Children must be present to receive a meal. No paperwork will be required. The meals will be available to all children no matter what school the child attends.

— Staff report

Boys Girls Club to offer childcare for members, emergency workers

5:09 p.m. Saturday | The Boys Girls Club of Long Beach is offering childcare for members and emergency workers starting Monday from 8 a.m. to 6 p.m.— the same day that schools in Long Beach Unified will close for five weeks.

Locations include the Eastman Club (700 E. Del Amo Blvd.), the Petrolane Club (1920 Lemon Ave.) and the Westside Club (1835 W. Willard). for information, call 626-705-9770.

Long Beach reports first coronavirus case with no known source

4 p.m. Saturday | A fifth person has tested positive for the coronavirus in Long Beach, and it is the city’s first case of COVID-19 where local officials don’t know where the person likely contracted the disease, authorities announced today.

Until now, Long Beach health officials had been able to track all of their cases back to likely points of exposure—such as foreign travel to an area where there was an outbreak.

The case involved a woman in her 60s who is stable condition at a local hospital.

Read the full story here.

— Jeremiah Dobruck

Long Beach Pride postponed because of coronavirus outbreak

11:45 a.m. Saturday | Long Beach Pride has postponed its annual parade and festival after consulting with city officials about the coronavirus outbreak, the organization announced Saturday.

“It is with an abundance of caution that the Long Beach Pride Board has decided to postpone the 2020 Festival and Parade,” Pride President Denise Newman said. “Our commitment to the city of Long Beach and our entire community includes ensuring the health and well-being of citizens, attendees, artists, volunteers, staff, and vendors.”

Organizers said they will reschedule, but there’s so far no new tentative date for the festival, which had been scheduled for May 15-17.

Long Beach Pride is one of the biggest and oldest LGBTQ+ pride events in the nation. It annually draws tens of thousands of celebrants to Downtown. This year was set to be Pride’s 37th annual festival.

Organizers asked everyone to check longbeachpride.com and the Long Beach Pride Facebook page for updates. They said refunds will be handled by the ticket provider See Tickets.

Long Beach Pride parade on Sunday, May 19, 2019. Photo by Sarahi Apaez.

— Staff reports

Carnival cancels cruises for North American ships; crews to remain on board

11:33 a.m. Saturday | Carnival Cruise Line announced Friday that it will be pausing operations across its North American-based fleet of ships, effective immediately, in response to the coronavirus pandemic.

Ships currently at sea will continue their voyages and return to their home ports as scheduled, officials said. Operations are scheduled to resume Friday, April 10.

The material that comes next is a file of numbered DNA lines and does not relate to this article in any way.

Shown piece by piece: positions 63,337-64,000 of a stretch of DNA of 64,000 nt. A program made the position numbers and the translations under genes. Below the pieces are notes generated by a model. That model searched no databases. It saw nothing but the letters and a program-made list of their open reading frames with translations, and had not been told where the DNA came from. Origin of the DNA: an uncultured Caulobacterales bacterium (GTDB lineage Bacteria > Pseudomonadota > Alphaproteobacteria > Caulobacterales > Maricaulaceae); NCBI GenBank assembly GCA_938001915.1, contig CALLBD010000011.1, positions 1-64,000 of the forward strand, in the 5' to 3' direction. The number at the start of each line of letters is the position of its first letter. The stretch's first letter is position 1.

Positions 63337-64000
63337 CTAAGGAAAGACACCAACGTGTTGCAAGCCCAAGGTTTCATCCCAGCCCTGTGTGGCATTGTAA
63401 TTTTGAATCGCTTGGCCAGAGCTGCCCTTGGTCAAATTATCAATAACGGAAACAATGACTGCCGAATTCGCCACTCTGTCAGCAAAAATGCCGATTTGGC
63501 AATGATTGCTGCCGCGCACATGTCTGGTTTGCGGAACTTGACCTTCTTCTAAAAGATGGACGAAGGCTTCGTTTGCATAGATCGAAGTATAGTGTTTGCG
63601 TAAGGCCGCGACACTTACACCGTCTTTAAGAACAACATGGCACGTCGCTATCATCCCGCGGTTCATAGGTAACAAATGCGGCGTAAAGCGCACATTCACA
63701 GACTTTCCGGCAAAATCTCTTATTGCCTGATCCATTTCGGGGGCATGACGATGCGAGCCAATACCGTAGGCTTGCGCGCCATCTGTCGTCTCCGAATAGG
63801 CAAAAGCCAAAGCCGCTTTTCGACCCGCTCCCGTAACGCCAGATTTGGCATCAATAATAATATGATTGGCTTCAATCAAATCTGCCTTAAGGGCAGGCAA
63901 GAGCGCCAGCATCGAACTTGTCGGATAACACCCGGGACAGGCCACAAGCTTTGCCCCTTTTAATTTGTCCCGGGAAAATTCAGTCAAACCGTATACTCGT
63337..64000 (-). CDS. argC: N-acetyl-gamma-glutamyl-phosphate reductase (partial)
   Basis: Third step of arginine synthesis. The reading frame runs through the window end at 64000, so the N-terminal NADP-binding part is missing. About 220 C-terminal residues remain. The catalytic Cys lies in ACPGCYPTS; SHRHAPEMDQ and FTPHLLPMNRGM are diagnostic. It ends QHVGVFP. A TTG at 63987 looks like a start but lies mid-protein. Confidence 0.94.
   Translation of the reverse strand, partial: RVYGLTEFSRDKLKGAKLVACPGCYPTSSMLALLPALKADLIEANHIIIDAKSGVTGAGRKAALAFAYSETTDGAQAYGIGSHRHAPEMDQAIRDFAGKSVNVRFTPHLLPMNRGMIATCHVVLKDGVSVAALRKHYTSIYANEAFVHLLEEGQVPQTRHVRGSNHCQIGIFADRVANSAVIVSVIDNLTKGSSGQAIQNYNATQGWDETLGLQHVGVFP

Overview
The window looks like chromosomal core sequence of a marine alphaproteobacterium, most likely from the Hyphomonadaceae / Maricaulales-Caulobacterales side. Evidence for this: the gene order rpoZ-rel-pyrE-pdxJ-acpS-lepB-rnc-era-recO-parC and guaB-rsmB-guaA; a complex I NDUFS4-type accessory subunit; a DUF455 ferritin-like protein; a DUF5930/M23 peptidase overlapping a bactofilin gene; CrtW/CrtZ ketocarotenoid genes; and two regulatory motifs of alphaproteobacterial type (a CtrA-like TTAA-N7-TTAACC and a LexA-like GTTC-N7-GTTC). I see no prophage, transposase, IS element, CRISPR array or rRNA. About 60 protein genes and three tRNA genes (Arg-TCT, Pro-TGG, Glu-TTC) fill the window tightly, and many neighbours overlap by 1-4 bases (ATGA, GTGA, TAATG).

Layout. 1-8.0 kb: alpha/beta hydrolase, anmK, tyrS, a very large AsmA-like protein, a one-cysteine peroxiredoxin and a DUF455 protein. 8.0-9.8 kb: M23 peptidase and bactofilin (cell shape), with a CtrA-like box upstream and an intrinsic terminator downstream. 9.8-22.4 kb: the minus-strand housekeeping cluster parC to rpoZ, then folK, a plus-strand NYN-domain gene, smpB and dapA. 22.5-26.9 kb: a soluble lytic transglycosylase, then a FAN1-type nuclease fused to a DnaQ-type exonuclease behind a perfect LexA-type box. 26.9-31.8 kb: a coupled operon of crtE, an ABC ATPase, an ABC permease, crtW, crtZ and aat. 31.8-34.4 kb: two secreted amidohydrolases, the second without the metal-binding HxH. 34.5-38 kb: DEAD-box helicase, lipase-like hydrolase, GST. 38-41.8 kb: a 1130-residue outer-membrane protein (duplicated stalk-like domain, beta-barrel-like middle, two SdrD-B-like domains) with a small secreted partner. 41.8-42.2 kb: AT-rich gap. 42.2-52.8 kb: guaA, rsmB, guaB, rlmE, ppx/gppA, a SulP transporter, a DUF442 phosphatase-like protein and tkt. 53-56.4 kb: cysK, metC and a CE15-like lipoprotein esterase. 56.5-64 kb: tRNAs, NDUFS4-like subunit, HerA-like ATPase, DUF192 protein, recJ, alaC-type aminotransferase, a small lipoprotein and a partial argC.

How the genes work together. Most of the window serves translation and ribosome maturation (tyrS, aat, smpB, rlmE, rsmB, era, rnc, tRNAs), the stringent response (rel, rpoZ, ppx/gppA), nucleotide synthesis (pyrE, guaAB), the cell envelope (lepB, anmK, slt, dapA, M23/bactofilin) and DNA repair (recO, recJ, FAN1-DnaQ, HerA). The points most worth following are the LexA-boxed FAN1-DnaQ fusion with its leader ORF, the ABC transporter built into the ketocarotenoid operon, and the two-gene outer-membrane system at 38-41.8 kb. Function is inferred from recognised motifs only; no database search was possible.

“While Carnival has not had a diagnosed case linked to our operation we realize this situation is bigger than the cruise industry and we will continue to do our part to support public officials to manage and contain this unprecedented public health challenge,” Carnival Cruise said in a statement.

Booked guests will be contacted directly regarding their cruise and their options. Officials previously announced relaxed cancellation policies.

Vance Gulliksen, spokesman for Carnival Cruise, said crew members are remaining on board and will continue to be paid.

The cruise ship Carnival Panorama hours before setting sail for a 6 day trip to Mexico. March 8, 2020. Photo by Stephen Carr

Gulliksen said Carnival is working with authorities to see where ships can dock, noting that some ships will remain in their regular home ports.

Long Beach is home to three of the 25 cruise ships that Carnival operates: Panorama, Inspiration and Imagination. The voyages, which depart from every coast in the U.S., along with Canada, Puerto Rico and Barbados, can last from two to 16 days.

Carnival officials said that Carnival Inspiration, which arrives in Long Beach Monday, will remain docked in Long Beach while Carnival Imagination, which arrives on Sunday, will anchor at sea. Officials are still trying to figure out which port to send Carnival Panorama, which arrived in Long Beach on Saturday.

The ships sail to the Caribbean, Mexico, Alaska, The Bahamas, Europe and Hawaii.

Important update regarding upcoming sailings departing Saturday, March 14 through April 09, 2020 across its fleet of North America based ships. All affected guests will be receiving an email with our compensation offer. pic.twitter.com/R3isgLODqN

— Carnival Cruise Line (@CarnivalCruise) March 14, 2020